Widening their search for possible victims of a suspected serial killer, police next week will fly a helicopter equipped with infrared scanning equipment low over neighborhoods where six bodies have already been uncovered, it was announced Friday.
Sacramento Police Chief John F. Kearns told reporters that a decision was made to employ infrared technology--used most prominently in the investigation of mass murderer Juan Corona--because of "indications that more victims may yet be discovered" buried or stuffed into the interiors of homes either lived in or once renovated by the man suspected of committing the crimes.
A 43-year-old handyman, Morris Solomon Jr., is in custody and will be arraigned Monday in the murders of the six, all found at houses where Solomon lived or worked in the aging community of Oak Park. Two are still unidentified, while the remaining four victims were young women, three of them prostitutes, police said.
Sacramento County Dist. Atty. John Dougherty said his office will charge Solomon with special circumstances of multiple murder, a finding necessary for seeking the death penalty.
In a press conference at police headquarters, Kearns also disclosed that police knew as early as a year ago that Solomon was a registered sex offender with a long criminal history. At the time, Solomon had called police to report that he had found the first victim stuffed into a closet at a house he was renovating.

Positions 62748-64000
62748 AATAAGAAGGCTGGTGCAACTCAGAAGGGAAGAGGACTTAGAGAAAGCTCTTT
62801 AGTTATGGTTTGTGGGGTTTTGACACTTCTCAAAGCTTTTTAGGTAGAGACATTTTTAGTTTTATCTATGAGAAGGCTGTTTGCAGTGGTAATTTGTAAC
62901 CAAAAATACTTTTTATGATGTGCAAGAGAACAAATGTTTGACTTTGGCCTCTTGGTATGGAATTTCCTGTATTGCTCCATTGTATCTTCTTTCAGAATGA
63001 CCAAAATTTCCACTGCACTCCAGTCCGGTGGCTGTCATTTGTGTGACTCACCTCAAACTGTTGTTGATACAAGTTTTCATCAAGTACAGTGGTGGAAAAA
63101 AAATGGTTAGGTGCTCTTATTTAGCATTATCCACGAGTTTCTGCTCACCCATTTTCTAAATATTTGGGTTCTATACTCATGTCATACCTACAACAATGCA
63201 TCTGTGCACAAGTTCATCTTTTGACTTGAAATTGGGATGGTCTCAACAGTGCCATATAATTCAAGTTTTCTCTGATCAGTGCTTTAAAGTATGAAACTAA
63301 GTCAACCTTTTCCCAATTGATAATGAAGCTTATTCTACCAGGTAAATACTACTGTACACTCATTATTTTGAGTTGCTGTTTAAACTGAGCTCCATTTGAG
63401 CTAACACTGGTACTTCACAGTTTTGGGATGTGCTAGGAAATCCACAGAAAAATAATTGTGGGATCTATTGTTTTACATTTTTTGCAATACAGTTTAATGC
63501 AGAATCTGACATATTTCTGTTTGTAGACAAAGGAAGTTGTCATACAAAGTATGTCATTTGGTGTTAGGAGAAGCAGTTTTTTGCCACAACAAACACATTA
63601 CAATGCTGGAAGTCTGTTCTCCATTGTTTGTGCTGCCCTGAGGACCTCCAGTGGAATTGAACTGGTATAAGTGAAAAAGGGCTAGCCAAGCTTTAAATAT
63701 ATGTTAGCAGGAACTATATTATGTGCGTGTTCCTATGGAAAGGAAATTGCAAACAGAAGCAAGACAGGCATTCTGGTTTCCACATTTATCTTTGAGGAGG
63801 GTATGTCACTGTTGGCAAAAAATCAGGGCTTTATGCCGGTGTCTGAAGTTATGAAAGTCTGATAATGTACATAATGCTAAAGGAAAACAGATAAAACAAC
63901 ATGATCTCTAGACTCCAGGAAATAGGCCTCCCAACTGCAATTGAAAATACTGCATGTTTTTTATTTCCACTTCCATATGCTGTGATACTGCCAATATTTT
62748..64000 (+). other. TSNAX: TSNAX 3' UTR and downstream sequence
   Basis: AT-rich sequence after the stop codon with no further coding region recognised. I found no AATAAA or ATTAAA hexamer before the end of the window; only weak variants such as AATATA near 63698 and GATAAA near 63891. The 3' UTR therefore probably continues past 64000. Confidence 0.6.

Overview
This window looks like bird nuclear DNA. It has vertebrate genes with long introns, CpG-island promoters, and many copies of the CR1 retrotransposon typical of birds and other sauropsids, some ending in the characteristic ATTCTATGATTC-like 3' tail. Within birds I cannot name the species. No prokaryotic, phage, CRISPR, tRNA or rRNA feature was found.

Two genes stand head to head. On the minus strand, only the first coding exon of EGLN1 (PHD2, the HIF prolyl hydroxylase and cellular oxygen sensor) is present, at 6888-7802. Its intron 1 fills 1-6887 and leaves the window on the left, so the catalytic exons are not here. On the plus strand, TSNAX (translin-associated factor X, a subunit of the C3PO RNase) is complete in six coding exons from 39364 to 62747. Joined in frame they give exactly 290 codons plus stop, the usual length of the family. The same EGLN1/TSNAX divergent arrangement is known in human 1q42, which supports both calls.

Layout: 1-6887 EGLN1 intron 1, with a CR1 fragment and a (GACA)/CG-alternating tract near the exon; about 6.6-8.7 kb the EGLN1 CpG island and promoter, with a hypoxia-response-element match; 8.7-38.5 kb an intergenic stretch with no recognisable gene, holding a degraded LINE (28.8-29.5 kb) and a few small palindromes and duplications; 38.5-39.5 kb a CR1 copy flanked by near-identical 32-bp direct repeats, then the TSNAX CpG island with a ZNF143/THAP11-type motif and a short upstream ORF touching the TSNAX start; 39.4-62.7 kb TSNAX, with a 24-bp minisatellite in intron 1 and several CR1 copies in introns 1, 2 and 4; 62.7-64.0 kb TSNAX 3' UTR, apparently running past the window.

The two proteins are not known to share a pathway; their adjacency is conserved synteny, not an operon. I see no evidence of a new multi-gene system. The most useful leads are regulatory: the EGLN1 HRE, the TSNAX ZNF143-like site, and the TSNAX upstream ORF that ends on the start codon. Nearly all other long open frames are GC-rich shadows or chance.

But Kearns said a decision was made not to arrest Solomon at the time "because we didn't realize that he was a prime suspect until the third homicide," which was discovered earlier this week.
"We did not have enough information to keep that individual in jail," Kearns said. "It's one thing to go out and arrest someone for murder, as was done in another jurisdiction, and then have him walk right out of the jail and murder again."
According to police and prosecutors, Solomon has a criminal record dating to 1969, including a conviction for felony assault and false imprisonment of a prostitute. He was treated for about one year at Atascadero State Hospital in connection with a sex offense and released in 1973. He was charged with the murder of a masseuse in San Jose but acquitted when a prosecution witness did not appear for trial.
Although cause of death has not been determined for any of the six victims found in Sacramento, Kearns said evidence at the homes where the first two bodies were found "indicated possible strangulation, sexual assault and drug usage." Kearns would not elaborate on details other than to call the killings "one of the most bizarre cases of multiple homicide I've encountered in my 31 years" on the police force.
The infrared equipment that will be used by police beginning Monday to search for more victims is designed to detect heat radiation from decomposing bodies, even if buried under several feet of earth. Investigators used similar equipment in the 1971 murder case of Corona, in which 25 bodies were found in an orchard near Yuba City, Calif.